Susana Martinez " />

The Pioneer

Red meat and health, a positive impact

PHOTO COURTESY OF HANNAHDOWNES/WIKIMEDIA COMMONS

PHOTO COURTESY OF HANNAHDOWNES/WIKIMEDIA COMMONS

By Susana Martinez , CONTRIBUTOR

Hang on for a minute...we're trying to find some more stories you might like.


Email This Story






According to the United States Department of Agriculture (USDA), meat lovers will end up eating about 222 pounds of red meat by the end of 2018. Meat surrounds us from all our favorite restaurants, the media and in our home.
That being said, there are side effects of everything we put in our body, including the somewhat controversial red meat. Reports regarding the higher chance of cancer and other health concerns associated with the high amounts of red meat consumption are prevalent, yet as with everything there are pros and cons.
According to the website Healthline, certain red meats are rich in vitamins and proteins but these vitamins can still be found in white meats such as chicken and fish. Red meat is high in saturated fats and high in cholesterol. There is also a high association with colorectal cancer. Additionally, the website describes that there are many “types of meats ranging from processed meats (sausages & bacon) to conventional red meats (lamb, beef, pork, etc.) to white meat (chicken & turkey) and grass-fed/organic meat (naturally raised without drugs and hormones).”
Jasmine Obiacoro, who has been a vegan for two and a half years, has been consistently asked where she gets her protein. “A non-vegan’s concern for protein is embedded through the myth that meat consumption correlates to protein,” said Obiacoro. “When in fact, it is their food’s food that is giving them protein when they eat meat. Greens and vegetables have richer and higher amounts of protein and create more sustenance to the body than meat alone can.”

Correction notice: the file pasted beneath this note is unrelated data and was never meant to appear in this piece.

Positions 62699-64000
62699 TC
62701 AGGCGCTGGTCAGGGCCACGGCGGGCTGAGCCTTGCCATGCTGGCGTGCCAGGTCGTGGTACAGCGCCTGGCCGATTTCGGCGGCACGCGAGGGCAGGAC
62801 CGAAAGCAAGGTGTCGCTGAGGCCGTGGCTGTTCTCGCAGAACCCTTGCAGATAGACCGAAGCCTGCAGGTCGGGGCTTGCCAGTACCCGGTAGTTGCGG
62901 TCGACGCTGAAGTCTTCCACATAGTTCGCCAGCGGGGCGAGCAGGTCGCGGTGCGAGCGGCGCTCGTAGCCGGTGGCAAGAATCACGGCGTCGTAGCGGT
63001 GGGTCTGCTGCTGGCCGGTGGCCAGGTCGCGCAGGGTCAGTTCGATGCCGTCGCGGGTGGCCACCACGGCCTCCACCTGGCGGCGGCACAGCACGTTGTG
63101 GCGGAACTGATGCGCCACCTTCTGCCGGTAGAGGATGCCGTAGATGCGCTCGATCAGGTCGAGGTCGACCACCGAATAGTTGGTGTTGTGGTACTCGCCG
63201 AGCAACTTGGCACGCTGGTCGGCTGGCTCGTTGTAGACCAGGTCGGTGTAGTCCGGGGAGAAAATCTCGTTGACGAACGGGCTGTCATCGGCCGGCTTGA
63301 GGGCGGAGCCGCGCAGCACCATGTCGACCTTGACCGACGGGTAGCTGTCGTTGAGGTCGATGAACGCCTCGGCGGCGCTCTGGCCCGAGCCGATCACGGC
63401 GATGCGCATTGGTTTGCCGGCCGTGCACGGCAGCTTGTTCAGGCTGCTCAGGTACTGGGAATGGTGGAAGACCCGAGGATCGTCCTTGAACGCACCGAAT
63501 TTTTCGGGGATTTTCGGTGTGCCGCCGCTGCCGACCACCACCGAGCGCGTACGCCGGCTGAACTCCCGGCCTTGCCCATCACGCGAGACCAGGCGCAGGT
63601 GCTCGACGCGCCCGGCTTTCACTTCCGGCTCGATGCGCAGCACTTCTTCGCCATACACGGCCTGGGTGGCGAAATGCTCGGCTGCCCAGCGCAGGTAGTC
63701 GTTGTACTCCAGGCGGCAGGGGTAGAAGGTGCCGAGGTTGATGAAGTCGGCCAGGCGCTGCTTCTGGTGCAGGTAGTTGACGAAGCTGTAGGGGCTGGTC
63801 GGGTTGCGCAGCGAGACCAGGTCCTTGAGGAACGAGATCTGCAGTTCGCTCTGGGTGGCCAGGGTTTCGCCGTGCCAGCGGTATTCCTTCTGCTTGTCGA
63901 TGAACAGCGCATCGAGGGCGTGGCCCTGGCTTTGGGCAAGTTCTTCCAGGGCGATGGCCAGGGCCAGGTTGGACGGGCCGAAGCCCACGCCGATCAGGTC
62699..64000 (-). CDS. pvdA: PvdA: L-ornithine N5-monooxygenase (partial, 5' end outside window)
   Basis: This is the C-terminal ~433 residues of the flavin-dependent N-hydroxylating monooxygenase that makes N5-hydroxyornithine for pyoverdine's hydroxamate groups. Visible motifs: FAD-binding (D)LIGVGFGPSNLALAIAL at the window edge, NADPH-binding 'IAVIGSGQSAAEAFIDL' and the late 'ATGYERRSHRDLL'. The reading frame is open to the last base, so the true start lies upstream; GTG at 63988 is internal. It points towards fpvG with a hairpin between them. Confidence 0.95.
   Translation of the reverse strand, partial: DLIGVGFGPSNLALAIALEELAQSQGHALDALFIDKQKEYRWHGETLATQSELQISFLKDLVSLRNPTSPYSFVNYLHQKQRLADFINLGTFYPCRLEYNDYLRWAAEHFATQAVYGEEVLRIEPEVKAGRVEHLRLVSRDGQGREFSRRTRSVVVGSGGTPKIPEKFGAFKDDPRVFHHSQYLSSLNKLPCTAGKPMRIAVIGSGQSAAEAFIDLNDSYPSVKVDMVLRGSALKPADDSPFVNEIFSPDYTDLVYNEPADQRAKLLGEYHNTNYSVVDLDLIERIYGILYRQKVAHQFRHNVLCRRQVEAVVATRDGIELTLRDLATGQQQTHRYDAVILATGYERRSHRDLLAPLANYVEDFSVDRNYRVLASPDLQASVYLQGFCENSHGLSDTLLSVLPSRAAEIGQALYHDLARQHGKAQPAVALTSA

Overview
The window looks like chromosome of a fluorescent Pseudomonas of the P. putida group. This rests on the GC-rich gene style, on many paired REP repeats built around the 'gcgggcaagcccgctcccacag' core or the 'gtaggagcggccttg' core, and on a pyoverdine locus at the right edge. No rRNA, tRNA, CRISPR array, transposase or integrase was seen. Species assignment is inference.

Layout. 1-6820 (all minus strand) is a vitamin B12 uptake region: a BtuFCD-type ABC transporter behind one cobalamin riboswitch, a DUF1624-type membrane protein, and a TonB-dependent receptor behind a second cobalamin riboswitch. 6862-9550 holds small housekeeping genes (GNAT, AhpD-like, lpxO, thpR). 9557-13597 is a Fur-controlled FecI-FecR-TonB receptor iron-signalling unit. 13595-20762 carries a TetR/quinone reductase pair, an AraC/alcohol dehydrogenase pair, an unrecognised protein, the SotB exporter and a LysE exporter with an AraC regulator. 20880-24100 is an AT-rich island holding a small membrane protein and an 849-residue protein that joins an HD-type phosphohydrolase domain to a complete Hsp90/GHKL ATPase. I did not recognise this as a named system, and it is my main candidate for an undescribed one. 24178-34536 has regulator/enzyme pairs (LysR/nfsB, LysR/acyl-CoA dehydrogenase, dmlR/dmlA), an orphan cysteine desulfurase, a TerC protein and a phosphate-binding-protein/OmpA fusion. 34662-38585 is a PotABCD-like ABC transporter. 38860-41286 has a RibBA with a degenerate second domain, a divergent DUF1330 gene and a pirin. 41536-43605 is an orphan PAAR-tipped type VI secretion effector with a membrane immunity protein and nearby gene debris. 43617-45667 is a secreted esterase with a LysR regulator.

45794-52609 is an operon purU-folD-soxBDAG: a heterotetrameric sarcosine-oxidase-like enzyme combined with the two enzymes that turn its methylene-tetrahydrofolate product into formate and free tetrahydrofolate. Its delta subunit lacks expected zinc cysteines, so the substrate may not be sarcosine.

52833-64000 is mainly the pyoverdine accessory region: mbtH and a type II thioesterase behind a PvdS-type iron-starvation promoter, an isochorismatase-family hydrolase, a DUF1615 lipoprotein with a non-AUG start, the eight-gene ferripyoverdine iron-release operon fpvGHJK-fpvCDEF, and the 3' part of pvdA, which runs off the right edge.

Most of the studies referring to the health effects of red meat are observational studies. There are many observational studies that have shown that there is a higher chance of cardiovascular disease, cancer, and death when consuming red meat.
“The dose-response relationships were estimated using data from red and processed meat intake categories in each study. Random-effects models were used to calculate pooled relative risks and 95 percent confidence intervals and to incorporate between-study variations,” according to PubMed website which is run by U.S. National Library of Medicine.
“Since I stopped eating meat, I have felt less bloated, with more energy, and don’t have heartburn like before. Not eating meat may not work for everyone but I have felt a difference… I am now more aware of the treatment of animals in slaughterhouses which helps me continue to not eat meat, ” said Saida Reyes, a new pescatarian.
However, the association of red meat to cancer does not necessarily mean it is a direct cause by it. The American Cancer Society’s California Cancer Facts & Figures of 2017 continues to say, “If someone wants to reduce their risk of cancer it is recommend that they avoid tobacco, do regular exercise, maintain a healthy weight, eat a mostly plant based diet, consume wide range of vegetables and fruits, whole grains, and reduce the amount of red or processed meat in their diet that is consumed.” It’s been said before, and I will reiterate: in order to keep ourselves healthy, we must keep what we put in our bodies in check and that should include red meat.
>

Navigate Right
Navigate Left
  • Red meat and health, a positive impact

    Opinion

    Quotes from the Quad

  • Red meat and health, a positive impact

    Opinion

    CSUEB hosts Campus Escapes

  • Red meat and health, a positive impact

    Opinion

    Halloween resurrects a classic

  • Red meat and health, a positive impact

    Opinion

    Quotes from the Quad

  • Opinion

    Religious groups on the East Bay campus

  • Red meat and health, a positive impact

    Opinion

    The perils of being a student journalist

  • Opinion

    “What are your thoughts on the Writing Skills Test, otherwise known as the WST?”

  • Opinion

    Quotes from the Quad

  • Red meat and health, a positive impact

    Opinion

    Living nightmares from my commute

  • Red meat and health, a positive impact

    Opinion

    SoCal students large part of CSUEB population

California State University East Bay
Red meat and health, a positive impact